The Libertarian Party claims itself to be a no-nonsense political party. When, they say, other elected officials sling mud at each other and make vague promises about change, the Libertarians, the 'Party of Principle', offer 'tangible alternatives'. Their stance on key issues is as follows:

Abortion: Regardless of any person's moral stance on this issue, the federal government has absolutely no business telling people what they can and cannot do with their own bodies. The Libertarian Party is therefore pro-choice.

Drugs: The Libertarian Party makes a clear distinction between the social and pathological effects of drugs and the violence associated with them, just as society makes this distinction with alcohol. Furthermore, they point to the absolute failure of the 'War on Drugs' to keep narcotics out of people's hands, and the parallels between the gang problems and rampant crime today with those of the US alcohol prohibition in the 1930s. The party also sees there are clear medicinal benefits to marijuana use that are being refused, as well as environmental benefits due from the cultivation of hemp. The party supports immediate decriminalization of drugs, and the release of all prisoners detained for nonviolent drug offences.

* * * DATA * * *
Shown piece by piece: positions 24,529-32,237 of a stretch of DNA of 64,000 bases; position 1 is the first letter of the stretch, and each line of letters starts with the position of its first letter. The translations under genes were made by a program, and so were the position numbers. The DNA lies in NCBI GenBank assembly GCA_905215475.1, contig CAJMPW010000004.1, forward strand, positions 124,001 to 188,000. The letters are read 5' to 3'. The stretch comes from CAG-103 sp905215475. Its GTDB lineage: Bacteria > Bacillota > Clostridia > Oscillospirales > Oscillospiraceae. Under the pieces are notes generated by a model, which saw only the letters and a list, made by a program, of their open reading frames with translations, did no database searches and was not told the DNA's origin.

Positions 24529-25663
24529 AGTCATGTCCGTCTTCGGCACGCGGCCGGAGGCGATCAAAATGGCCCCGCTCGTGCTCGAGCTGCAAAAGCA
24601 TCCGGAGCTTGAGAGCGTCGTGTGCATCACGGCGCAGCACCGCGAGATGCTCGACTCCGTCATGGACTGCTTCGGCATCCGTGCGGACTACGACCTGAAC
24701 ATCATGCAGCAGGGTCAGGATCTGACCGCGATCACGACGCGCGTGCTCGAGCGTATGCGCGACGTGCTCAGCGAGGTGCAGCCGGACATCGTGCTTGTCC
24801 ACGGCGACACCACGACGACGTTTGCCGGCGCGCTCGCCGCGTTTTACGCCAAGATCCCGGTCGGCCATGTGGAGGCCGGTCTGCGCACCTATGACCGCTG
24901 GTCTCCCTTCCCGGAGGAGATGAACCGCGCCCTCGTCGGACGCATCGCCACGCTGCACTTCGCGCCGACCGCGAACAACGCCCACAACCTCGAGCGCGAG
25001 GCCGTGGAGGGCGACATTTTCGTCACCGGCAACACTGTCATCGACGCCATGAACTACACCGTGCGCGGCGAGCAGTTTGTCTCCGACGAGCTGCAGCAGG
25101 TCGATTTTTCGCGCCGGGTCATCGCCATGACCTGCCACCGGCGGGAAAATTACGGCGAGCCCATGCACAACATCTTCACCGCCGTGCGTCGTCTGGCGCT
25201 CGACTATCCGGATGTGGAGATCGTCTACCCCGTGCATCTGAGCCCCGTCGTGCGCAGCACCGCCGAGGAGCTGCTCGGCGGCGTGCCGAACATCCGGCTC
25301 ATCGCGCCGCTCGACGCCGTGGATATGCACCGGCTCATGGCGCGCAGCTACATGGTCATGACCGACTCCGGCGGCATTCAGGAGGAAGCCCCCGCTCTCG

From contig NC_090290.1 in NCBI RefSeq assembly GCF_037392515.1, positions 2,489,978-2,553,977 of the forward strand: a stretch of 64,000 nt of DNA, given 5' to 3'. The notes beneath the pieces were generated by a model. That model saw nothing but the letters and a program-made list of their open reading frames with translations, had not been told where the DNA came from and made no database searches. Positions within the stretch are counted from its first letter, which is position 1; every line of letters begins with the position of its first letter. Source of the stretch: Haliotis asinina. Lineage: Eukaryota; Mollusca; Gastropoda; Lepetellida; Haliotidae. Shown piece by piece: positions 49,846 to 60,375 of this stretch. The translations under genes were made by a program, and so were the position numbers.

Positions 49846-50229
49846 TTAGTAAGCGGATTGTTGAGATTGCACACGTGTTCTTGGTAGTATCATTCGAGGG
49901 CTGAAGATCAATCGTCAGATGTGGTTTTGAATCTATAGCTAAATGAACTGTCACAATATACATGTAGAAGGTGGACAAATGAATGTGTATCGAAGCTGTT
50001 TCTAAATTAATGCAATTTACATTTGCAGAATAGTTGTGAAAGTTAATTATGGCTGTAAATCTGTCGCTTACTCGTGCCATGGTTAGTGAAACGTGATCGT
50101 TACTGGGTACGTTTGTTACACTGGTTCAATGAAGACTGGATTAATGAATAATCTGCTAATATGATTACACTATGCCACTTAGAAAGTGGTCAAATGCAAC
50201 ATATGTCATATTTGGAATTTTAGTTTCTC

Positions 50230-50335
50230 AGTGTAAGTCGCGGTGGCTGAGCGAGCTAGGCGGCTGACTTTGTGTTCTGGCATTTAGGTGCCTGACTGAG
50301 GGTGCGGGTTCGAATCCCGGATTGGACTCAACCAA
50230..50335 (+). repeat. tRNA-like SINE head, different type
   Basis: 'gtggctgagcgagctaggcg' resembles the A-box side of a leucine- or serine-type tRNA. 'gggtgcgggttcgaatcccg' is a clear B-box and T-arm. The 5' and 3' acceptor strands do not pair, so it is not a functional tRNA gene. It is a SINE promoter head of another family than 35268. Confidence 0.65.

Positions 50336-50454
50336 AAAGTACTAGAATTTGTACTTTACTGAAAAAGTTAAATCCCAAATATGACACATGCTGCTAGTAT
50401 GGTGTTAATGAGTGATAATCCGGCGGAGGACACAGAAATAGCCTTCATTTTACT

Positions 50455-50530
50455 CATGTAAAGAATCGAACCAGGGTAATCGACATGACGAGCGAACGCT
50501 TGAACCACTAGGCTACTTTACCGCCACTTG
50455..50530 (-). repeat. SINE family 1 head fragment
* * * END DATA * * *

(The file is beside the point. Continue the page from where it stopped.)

Crime: Libertarians are big on personal responsibility, and criminals assume none. Libertarians are therefore very tough on crime. With prison overcrowding alleviated with the decriminalization of drugs, criminals would serve their full sentences. Furthermore, they would also enact legislation which forces convicted criminals to make full monetary restitution to their victims, and allow the victims to be present and heard during all trials.

Trade: The Libertarian Party believes that trade barriers and tariffs serve only to hamper business, not help it, and promotes their elimination on a global scale.

Taxes: The Libertarian Party is against all forms of taxation. They would prefer to fund public facilites through usage fees. By stripping the government of responsibilities it was never supposed to have in the first place, the tax burden would be significantly reduced.

Defence: The US Libertarian Party supports the early American policy of avoiding entangling alliances. They are against allowing the resources and people of the United States to assume the defence burden for other countries. They believe the sole purpose for national defence is the defence of the actual nation and its people.